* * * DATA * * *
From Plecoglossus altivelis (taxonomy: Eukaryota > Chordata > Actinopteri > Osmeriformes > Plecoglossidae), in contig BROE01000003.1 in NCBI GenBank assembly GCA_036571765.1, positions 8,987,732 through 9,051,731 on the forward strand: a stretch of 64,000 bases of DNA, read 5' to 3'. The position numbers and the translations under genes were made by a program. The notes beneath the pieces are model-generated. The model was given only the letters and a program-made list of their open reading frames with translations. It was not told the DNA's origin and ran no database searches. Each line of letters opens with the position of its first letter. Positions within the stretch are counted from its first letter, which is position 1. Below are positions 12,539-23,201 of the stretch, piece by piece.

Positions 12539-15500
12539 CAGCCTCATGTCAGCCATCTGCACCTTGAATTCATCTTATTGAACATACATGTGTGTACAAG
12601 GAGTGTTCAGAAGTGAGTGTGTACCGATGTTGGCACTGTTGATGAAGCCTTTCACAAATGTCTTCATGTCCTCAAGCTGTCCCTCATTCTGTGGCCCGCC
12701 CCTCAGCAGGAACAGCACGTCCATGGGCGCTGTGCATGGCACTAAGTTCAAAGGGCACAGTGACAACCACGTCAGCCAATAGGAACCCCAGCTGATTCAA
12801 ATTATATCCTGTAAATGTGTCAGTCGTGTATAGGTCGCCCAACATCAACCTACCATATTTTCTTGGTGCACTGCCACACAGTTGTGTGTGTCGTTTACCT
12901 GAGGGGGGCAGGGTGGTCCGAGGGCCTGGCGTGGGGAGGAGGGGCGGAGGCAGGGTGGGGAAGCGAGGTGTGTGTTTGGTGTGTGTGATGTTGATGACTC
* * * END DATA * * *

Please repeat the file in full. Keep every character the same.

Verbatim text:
From Plecoglossus altivelis (taxonomy: Eukaryota > Chordata > Actinopteri > Osmeriformes > Plecoglossidae), in contig BROE01000003.1 in NCBI GenBank assembly GCA_036571765.1, positions 8,987,732 through 9,051,731 on the forward strand: a stretch of 64,000 bases of DNA, read 5' to 3'. The position numbers and the translations under genes were made by a program. The notes beneath the pieces are model-generated. The model was given only the letters and a program-made list of their open reading frames with translations. It was not told the DNA's origin and ran no database searches. Each line of letters opens with the position of its first letter. Positions within the stretch are counted from its first letter, which is position 1. Below are positions 12,539-23,201 of the stretch, piece by piece.

Positions 12539-15500
12539 CAGCCTCATGTCAGCCATCTGCACCTTGAATTCATCTTATTGAACATACATGTGTGTACAAG
12601 GAGTGTTCAGAAGTGAGTGTGTACCGATGTTGGCACTGTTGATGAAGCCTTTCACAAATGTCTTCATGTCCTCAAGCTGTCCCTCATTCTGTGGCCCGCC
12701 CCTCAGCAGGAACAGCACGTCCATGGGCGCTGTGCATGGCACTAAGTTCAAAGGGCACAGTGACAACCACGTCAGCCAATAGGAACCCCAGCTGATTCAA
12801 ATTATATCCTGTAAATGTGTCAGTCGTGTATAGGTCGCCCAACATCAACCTACCATATTTTCTTGGTGCACTGCCACACAGTTGTGTGTGTCGTTTACCT
12901 GAGGGGGGCAGGGTGGTCCGAGGGCCTGGCGTGGGGAGGAGGGGCGGAGGCAGGGTGGGGAAGCGAGGTGTGTGTTTGGTGTGTGTGATGTTGATGACTC